In summary, the Lange brothers must be credited for a clinical description of periodic depression, which was recurrent, remitting and long lasting.  Further, that it may have a heritable or familial relationship and was of an organic origin.  They strongly maintained that the treatment should be continued beyond the current episode, and fundamentally, proposed its therapeutic value as maintenance treatment.  Thus prophylactic pharmacotherapy was first envisaged in psychiatry.

However like many good stories, this story did not end well.  The Lange’s presented this work in Danish and thus it was open to a limited audience, but with some translations into German.

A number of Danish psychiatrists questioned the clinical concepts of periodic depression proposed by Lange.  Kraepelin also joined this discussion with his own critical view of this disorder in the 1904 and 1927 editions of his textbook.  Kraepelin was perhaps the most important psychiatrist in Europe at the time.  Lastly, criticisms of the whole concept of the “uric acid diathesis” were offered at a meeting of the medical society in Copenhagen in 1911.  Thus these events removed lithium therapy from the arena for about 50 years and it was again dismissed and “forgotten”.

From our current perspective I think we can conclude that their work on “periodic depressions made a significant clinical contribution to later constructs of mood disorders.  Their use of lithium as a treatment for “mood disorders” could be characterized as serendipitous, as it was based on the false assumptions of the “uric acid diathesis” theories.

More Recent Phase of this Trajectory

John Cade 1949

John Cade was the superintendent of Royal Park receiving hospital in Melbourne when I came there as a first year resident in psychiatry in 1952. 

Lithium was introduced in 1949 and one must understand the climate in psychiatry at that time. It may be difficult for many younger colleagues to even comprehend this picture, which was much the same in the U.S. and Australia.  My experience in Australia at 2 large chronic state facilities was about 500 patients with myself, one other resident and one superintendent. The treatment armamentarium was sedatives, ECT and insulin.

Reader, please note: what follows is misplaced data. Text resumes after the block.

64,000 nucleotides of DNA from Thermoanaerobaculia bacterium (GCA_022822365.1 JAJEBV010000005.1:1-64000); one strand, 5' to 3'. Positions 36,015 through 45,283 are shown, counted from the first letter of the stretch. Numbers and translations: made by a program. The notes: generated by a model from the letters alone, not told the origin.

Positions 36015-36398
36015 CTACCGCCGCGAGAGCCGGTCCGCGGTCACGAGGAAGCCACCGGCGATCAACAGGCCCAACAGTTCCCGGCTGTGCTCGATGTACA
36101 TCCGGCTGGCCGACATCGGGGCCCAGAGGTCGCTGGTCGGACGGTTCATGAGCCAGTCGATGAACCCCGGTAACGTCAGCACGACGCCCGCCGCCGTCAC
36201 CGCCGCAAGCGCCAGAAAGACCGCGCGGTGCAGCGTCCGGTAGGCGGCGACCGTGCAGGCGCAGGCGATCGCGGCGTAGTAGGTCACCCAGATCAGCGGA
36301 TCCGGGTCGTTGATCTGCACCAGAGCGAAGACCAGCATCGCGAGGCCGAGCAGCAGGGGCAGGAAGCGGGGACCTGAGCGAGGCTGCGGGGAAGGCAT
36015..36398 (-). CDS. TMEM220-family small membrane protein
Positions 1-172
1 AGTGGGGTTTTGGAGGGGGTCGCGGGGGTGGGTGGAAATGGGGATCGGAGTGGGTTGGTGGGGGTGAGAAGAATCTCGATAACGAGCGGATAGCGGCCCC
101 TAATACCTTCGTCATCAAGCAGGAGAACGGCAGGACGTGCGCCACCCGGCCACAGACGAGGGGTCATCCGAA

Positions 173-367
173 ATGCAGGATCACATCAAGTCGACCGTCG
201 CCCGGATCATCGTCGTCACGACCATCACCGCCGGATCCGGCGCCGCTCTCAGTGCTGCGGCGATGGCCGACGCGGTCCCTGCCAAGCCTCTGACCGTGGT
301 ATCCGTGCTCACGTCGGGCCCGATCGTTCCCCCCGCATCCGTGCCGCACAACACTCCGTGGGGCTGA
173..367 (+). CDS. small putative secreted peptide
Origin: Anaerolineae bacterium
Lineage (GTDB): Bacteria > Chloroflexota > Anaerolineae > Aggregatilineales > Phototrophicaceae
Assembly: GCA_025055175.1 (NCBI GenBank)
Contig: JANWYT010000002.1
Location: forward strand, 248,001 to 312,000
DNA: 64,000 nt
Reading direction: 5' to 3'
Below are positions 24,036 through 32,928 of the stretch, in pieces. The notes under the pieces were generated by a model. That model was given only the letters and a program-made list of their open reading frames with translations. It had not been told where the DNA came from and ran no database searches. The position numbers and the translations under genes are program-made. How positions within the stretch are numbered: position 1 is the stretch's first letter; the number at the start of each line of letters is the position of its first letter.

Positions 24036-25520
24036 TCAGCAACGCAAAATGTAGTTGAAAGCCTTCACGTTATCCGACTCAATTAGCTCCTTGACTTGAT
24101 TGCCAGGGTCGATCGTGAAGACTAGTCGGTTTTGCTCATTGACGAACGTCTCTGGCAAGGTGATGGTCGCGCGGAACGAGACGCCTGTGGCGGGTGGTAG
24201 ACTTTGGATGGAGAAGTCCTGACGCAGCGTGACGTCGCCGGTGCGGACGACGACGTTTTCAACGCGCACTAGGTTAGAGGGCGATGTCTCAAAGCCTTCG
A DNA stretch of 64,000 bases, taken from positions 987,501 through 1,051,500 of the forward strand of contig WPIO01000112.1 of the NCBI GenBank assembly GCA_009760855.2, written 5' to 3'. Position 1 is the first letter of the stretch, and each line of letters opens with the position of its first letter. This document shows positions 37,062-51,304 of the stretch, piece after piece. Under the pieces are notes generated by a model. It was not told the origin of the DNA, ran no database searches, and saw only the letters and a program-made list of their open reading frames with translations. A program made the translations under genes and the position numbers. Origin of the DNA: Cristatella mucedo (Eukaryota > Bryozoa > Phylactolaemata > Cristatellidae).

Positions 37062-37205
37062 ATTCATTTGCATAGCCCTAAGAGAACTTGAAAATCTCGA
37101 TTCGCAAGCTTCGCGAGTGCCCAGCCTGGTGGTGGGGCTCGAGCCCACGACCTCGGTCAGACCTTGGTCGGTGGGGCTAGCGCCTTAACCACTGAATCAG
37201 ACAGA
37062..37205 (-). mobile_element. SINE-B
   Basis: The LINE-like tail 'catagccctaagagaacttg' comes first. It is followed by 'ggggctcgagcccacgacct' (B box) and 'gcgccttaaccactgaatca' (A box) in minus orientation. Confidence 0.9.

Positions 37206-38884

Cade’s clinical paper in 1949 was preceded in 1947 by some animal studies in guinea pigs and his assumption, that manic-depressive illness is analogous to thyrotoxicosis and myxedema.  He hypothesized that mania is a state of intoxication by a normal product of the body in excess, and melancholia is a state of deficiency of the same substance.

To test his hypotheses he compared the effects of I.P. injected concentrated manic urine, with conc. urine from normal subjects into guinea pigs and found the former more lethal than the latter. There have been similar beliefs in more recent times, of abn. Subs in psychotic patients with adrenochrome by Hoffer, the Pink spot in Urine by Friedhoff; Taraxein by Heath in N. Orleans; and Lafayette Clinic studies in schizophrenia and Akerfeld's ceruloplasmin in schizophrenia.

Cade decided to determine the toxicity enhancing effects of uric acid, and used lithium urate, as the most soluble of the urates.  To assess whether lithium salts alone have any effects, Cade injected large doses of 0.5% aqueous solution of lithium carbonate I.P. into guinea pigs and found that after a latent period, the animals became extremely lethargic and unresponsive to stimuli for about 2 hours. It is possible that this lethargic state was due to lithium toxicity.

It may seem a long way from the lethargy of guinea pigs, to the control of manic excitement.  He then moved directly to a clinical trial of lithium in 10 manic, 6 schizophrenic and 5 depressed patients.  He concluded that lithium was effective in all 10 manic patients and reduced over-activity in the schizophrenics and no effect in the depressives. Thus once he undertook the clinical use, his observations were remarkably accurate.  One case subsequently died of lithium poisoning.  Cade did not have available the monitoring of blood lithium levels.

It is interesting that Cade never again undertook any studies with lithium nor did any of his predecessors.  He published a number of review articles but never pursued the many interesting possibilities his work opened up. He did pursue his interests in protective foods and wrote a paper on the etiology of schizophrenia and a report on manganese and mongolism.

However, he did attempt to offer explanations of the therapeutic actions of lithium.  His views appear to have been modified over time.

In a 1970 paper Cade stated: